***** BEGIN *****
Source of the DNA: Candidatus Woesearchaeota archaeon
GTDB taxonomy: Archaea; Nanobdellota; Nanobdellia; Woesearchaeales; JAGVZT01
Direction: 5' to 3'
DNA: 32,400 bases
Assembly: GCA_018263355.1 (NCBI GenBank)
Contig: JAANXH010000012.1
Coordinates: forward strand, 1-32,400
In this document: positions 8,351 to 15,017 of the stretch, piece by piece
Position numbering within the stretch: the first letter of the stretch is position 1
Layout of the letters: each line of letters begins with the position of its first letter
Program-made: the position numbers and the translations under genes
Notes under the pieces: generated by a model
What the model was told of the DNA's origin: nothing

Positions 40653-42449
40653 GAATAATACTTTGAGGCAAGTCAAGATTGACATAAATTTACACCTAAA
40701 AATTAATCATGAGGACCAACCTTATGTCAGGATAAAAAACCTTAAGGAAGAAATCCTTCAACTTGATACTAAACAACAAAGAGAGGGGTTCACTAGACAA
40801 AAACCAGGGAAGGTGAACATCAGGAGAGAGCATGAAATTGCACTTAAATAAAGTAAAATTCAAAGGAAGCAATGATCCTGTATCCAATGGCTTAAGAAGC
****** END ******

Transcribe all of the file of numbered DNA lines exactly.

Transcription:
Source of the DNA: Candidatus Woesearchaeota archaeon
GTDB taxonomy: Archaea; Nanobdellota; Nanobdellia; Woesearchaeales; JAGVZT01
Direction: 5' to 3'
DNA: 32,400 bases
Assembly: GCA_018263355.1 (NCBI GenBank)
Contig: JAANXH010000012.1
Coordinates: forward strand, 1-32,400
In this document: positions 8,351 to 15,017 of the stretch, piece by piece
Position numbering within the stretch: the first letter of the stretch is position 1
Layout of the letters: each line of letters begins with the position of its first letter
Program-made: the position numbers and the translations under genes
Notes under the pieces: generated by a model
What the model was told of the DNA's origin: nothing

Positions 40653-42449
40653 GAATAATACTTTGAGGCAAGTCAAGATTGACATAAATTTACACCTAAA
40701 AATTAATCATGAGGACCAACCTTATGTCAGGATAAAAAACCTTAAGGAAGAAATCCTTCAACTTGATACTAAACAACAAAGAGAGGGGTTCACTAGACAA
40801 AAACCAGGGAAGGTGAACATCAGGAGAGAGCATGAAATTGCACTTAAATAAAGTAAAATTCAAAGGAAGCAATGATCCTGTATCCAATGGCTTAAGAAGC